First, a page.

Putin declares that occupied regions of Ukraine are part of Russia

Putin declares that occupied regions of Ukraine are part of Russia

After holding bogus referendums, Vladimir Putin has announced that the occupied portions of Ukraine are now a part of Russia and vowed to employ ‘all our forces’ to defend them as the war enters a deadly new phase.

In front of his cronies in Moscow, the Russian despot provided his own twisted interpretation of events, claiming that’millions of people’ in Donetsk, Luhansk, Kherson, and Zaporizhzhia had ‘decided’ to become Russia’s vassals, and that he would accept their decision despite the fact that voting was conducted under duress and in the midst of a war.

At an official ceremony in St George's Hall in the Grand Kremlin Palace today, where marble plaques engraved in gold commemorate Russian military heroes, Putin will preside over a treaty-signing proclaiming the annexation of four regions of Ukraine - the breakaway People's Republics of Luhansk and Donetsk, Kherson and Zaporizhzhia

He then reaffirmed his promise to employ ‘all forces’ to protect the ‘new territory,’ reigniting fears that, if his invasion fails, he may resort to Russia’s vast nuclear weapons.

Thousands of Russian forces are believed to be trapped in Lyman, in the Donetsk area, and the city is on the edge of surrendering, placing them at risk of being killed or captured within hours.

At least 25 civilians were killed and 28 others were injured when a Russian missile targeted a convoy of vehicles leaving the city of Zaporizhzhia into Russian-occupied territory, according to Ukrainian officials.

This morning, a missile attack on a humanitarian convoy leaving the Ukrainian-occupied city of Zaporizhzhia for nearby Russian territory resulted in several casualties.

Aerial footage depicts how a single missile exploded near the convoy, shredding the vehicles as individuals prepared to enter Russian-occupied area nearby to visit family and give aid.

A body rests beneath a sheet next to a humanitarian truck that was leaving the Ukrainian-controlled city of Zaporizhzhia to distribute aid in nearby Russian-occupied territory.

A view of the cars from the missile crater reveals the path the shrapnel would have traveled before striking the vehicles and killing or injuring their occupants.



At least 25 civilians are dead and another 28 have been wounded after a Russian missile struck a convoy of cars heading out of the city of Zaporizhzhia towards Russian-occupied territory, Ukrainian officials have said

At least 25 civilians were killed when Russian missiles attacked a civilian convoy leaving the Ukrainian-occupied city of Zaporizhzhia for nearby Russian-occupied territory.

A body rests beneath a blanket in Zaporizhzhia, a city in southern Ukraine, after a Russian aircraft struck a humanitarian convoy heading for Russian-occupied territory.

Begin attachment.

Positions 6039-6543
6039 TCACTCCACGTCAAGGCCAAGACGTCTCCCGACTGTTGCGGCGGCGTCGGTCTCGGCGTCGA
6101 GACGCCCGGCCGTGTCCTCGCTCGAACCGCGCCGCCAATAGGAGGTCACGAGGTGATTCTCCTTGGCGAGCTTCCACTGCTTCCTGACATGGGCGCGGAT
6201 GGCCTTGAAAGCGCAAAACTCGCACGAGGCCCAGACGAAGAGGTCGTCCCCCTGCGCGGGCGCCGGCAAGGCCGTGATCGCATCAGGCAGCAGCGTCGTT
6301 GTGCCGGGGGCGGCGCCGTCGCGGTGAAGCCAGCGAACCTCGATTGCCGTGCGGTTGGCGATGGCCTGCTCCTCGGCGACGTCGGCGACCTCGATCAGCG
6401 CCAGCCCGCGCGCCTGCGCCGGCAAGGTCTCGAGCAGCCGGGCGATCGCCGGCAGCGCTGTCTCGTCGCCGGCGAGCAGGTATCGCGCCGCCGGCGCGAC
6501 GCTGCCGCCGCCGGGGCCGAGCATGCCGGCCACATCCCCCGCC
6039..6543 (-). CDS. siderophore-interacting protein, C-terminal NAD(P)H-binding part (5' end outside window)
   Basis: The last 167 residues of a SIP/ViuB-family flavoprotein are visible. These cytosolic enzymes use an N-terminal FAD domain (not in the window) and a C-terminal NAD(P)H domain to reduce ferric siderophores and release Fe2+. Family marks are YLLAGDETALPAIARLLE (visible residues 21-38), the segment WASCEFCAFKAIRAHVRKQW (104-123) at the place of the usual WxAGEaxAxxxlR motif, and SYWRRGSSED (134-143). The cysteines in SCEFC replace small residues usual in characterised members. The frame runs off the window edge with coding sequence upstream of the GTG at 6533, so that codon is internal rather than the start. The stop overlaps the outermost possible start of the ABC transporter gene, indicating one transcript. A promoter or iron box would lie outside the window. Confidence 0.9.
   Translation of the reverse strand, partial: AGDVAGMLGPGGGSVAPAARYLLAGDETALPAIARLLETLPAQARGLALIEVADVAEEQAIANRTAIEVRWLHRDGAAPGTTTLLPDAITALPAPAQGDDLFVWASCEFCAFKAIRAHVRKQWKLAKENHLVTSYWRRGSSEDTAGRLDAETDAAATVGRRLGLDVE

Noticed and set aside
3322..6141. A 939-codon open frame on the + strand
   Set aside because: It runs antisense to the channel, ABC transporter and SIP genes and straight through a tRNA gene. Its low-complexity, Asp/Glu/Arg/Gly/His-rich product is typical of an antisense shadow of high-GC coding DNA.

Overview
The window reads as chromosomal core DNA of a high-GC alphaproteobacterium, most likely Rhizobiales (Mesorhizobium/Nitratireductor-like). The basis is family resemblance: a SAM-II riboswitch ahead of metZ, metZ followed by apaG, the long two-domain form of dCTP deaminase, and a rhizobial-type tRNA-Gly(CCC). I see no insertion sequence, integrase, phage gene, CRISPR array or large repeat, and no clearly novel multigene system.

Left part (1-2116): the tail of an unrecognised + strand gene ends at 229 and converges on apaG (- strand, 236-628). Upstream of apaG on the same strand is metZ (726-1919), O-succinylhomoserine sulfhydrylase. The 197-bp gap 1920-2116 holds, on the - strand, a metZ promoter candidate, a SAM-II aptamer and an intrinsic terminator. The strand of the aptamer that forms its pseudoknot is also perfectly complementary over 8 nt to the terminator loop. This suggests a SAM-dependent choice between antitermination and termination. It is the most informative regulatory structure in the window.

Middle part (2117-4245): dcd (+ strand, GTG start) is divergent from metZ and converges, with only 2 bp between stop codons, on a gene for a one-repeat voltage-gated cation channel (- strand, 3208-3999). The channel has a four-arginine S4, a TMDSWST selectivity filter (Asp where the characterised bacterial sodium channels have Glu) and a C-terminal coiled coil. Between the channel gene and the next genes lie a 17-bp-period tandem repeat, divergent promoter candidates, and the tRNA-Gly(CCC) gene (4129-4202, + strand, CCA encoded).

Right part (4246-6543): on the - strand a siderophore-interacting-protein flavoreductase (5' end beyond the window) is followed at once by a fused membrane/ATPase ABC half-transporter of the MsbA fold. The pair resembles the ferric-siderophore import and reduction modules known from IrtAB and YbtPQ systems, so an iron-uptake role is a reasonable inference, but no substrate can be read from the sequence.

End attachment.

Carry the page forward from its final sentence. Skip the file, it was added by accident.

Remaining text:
Near Zaporizhzhia, Ukrainian forces kneel close to the body of a civilian killed by a missile strike.

At least 25 people were killed and many injured in the early-morning missile attack, as emergency personnel and investigators examine the wreckage of vehicles left behind.

The missile attack occurred just hours before President Putin’s planned announcement that Zaporizhzhia and three other territories will be seized by Russia in order to ‘defend’ them.

A Ukrainian soldier inspects the wreckage of a van near the city of Zaporizhzhia that was torn by shrapnel after an early-morning missile attack.

An aerial view shows how a single missile exploded close to the convoy, shredding the vehicles with shrapnel as people prepared to head into nearby Russian-occupied territory to visit relatives and distribute aid



Col. Mikhail Khodarenok, a military pundit, said Rossiya 1 TV, “We promise that our nuclear missile shield is fully operational and ready for prompt deployment.”

Presenter Olga Skabeyeva, sometimes known as Putin’s “Iron Doll,” responded: “In other words, the good news is that we are sure to destroy [the West] by the end of 2022…

Photos from Zaporizhzhia depicted a road littered with shattered automobiles and at least two bodies on the ground, with survivors sifting through the debris.

A witness reported seeing approximately 12 bodies, four of which were in automobiles, and a missile crater near two rows of vehicles at a car market.

A view from the missile crater looking towards the cars shows the direction the shrapnel would have travelled before hitting the vehicles, killing or wounding the occupants

The crash had flung earth pieces into the air and rained shrapnel over the automobiles. The windows of the vehicles, primarily automobiles and three vans, were shattered.

The cars were filled with personal effects, blankets, and luggage.

In one of them, a man’s body was leaning from the driver’s seat to the passenger’s seat with his left hand still gripping the steering wheel.

Oleksandr Starukh, the governor of Zaporizhzhia, posted on Telegram, “The enemy launched a rocket strike on a humanitarian convoy carrying civilians as it was leaving the regional center.”

People waited in line to depart towards the temporarily seized region, to pick up their family members, and to take away aid.

Rescuers, medical personnel, and all pertinent services are currently at the scene.

A pair of plastic sheets were put over the corpses of a woman and a young man in a green automobile in the car in front of them. Next to the young man in the rear seat was a dead cat.

Two dead lay in a white minivan in front of the automobile, which had shattered windows and shrapnel holes on its sides.




A Ukrainian police officer inspects the destroyed cars after Russian soldiers attacked a convoy carrying relief to Russian-occupied territory.

Ukraine claims that the vehicles were waiting at a checkpoint on their way out of Zaporizhzhia when Russia launched a salvo of missiles, one of which hit near the trucks and shattered them with shrapnel.